mixed-use community

National Trust awards heritage preservation leaders

Wednesday, October 19, 2016

The National Trust for Canada recognized outstanding contributions to heritage conservation at its annual conference last week in Hamilton, Ontario. The awards included the National Leadership Awards and the Ecclesiastical Insurance Cornerstone Awards for Building Heritage and Sites.

The Prince of Wales Prize, awarded annually to a government of a municipality that has demonstrated a strong and sustained commitment to the conservation of its historic places, was presented to the City of Richmond, British Columbia, for its long history of celebrating and protecting its heritage assets, and its approach to heritage conservation, which the jury called “holistic” and “forward-looking.”

The Lieutenant Governor’s Award was awarded to Harry Barrett of Oakville, Ontario, for heritage conservation at the provincial level. Barrett has fervently worked to preserve and promote the heritage of Ontario, in particular Oakville’s cultural, natural and built heritage over the past 60 years.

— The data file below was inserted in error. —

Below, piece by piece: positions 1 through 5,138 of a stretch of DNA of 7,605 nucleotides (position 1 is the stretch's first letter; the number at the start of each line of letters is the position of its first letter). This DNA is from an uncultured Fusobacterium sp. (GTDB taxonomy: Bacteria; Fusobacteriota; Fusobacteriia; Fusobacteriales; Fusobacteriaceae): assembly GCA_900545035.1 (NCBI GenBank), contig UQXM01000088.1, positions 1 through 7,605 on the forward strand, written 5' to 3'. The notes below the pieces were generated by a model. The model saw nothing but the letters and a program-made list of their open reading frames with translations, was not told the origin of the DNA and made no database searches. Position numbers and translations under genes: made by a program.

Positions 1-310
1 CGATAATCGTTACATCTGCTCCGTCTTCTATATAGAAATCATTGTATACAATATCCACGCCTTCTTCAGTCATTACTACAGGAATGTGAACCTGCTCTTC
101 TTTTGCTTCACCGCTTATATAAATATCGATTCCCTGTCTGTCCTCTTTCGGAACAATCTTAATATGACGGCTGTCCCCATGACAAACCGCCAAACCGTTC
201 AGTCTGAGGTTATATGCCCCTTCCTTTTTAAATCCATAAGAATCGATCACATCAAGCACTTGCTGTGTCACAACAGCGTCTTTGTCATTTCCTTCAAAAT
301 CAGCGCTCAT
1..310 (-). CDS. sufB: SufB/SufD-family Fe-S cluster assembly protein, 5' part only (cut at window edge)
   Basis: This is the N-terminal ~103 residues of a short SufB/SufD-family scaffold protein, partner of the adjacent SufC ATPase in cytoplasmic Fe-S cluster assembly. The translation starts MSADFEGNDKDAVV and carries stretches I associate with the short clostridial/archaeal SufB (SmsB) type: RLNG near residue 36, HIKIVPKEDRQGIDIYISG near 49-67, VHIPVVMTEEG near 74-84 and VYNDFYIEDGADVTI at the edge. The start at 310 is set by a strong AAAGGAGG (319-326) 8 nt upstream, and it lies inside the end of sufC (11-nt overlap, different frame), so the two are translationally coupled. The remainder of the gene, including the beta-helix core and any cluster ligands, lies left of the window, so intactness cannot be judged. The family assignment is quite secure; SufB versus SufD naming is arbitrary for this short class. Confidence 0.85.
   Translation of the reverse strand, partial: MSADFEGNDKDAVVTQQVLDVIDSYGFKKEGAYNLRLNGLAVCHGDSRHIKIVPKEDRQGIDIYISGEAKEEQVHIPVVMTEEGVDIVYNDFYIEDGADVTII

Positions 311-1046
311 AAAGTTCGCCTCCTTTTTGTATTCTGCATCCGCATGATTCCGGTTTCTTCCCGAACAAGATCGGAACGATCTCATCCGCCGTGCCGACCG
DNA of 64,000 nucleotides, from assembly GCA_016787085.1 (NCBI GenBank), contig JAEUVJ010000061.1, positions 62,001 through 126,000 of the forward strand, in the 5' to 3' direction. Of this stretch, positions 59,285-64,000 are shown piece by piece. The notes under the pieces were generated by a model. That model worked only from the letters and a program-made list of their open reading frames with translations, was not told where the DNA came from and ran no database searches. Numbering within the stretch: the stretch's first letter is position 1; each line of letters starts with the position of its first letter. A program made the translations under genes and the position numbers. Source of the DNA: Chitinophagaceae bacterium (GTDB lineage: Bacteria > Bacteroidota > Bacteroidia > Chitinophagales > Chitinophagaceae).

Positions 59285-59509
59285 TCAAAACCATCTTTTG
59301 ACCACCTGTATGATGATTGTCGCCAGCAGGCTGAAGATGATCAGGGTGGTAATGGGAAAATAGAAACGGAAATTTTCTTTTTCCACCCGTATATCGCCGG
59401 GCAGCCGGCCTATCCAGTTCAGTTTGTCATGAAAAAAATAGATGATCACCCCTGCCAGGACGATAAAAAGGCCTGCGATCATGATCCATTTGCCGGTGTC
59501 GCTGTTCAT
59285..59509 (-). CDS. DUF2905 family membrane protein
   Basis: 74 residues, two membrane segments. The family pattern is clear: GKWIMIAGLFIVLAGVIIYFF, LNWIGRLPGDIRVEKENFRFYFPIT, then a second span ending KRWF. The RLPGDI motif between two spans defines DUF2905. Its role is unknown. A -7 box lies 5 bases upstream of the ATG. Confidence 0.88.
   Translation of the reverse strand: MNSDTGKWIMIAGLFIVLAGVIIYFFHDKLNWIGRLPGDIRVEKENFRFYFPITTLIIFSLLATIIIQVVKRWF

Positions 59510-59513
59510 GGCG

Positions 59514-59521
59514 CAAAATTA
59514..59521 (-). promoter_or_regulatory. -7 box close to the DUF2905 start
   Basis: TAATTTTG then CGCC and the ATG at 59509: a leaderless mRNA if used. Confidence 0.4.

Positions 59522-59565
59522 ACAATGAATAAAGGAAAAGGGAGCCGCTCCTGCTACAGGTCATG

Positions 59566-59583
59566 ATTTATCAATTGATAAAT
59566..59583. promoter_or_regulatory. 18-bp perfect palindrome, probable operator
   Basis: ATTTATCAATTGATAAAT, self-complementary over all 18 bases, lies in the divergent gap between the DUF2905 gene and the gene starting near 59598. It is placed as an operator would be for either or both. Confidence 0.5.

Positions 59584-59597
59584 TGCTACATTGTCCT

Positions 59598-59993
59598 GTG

Also, Thomas H.B. Symons of Peterborough, Ontario, received the Gabrielle Léger Medal for Lifetime Achievement. His 60 years of service crosses many disciplines, including education, human rights, social justice, language rights and international affairs.

The Ecclesiastical Insurance Cornerstone Awards for Building Heritage and Sites were also handed out to five projects. These awards bring national attention to projects that have successfully and creatively renewed and adapted historic places in ways that enhance community, local identity and sense of place.

The 2016 winners are, The McInnes Cooper Building (former Dawson Hardware Building), in Charlottetown, Prince Edward Island, La gare historique de la MRC d’Argenteuil, in Lachute, Québec, La Maison de la littérature, in Québec City, Québec, The Marilyn I. Walker School of Fine and Performing Arts Building, St. Catharines, Ontario, and The Post Office Rehabilitation in Thorold, Ontario.

Photo: Richmond, B.C.

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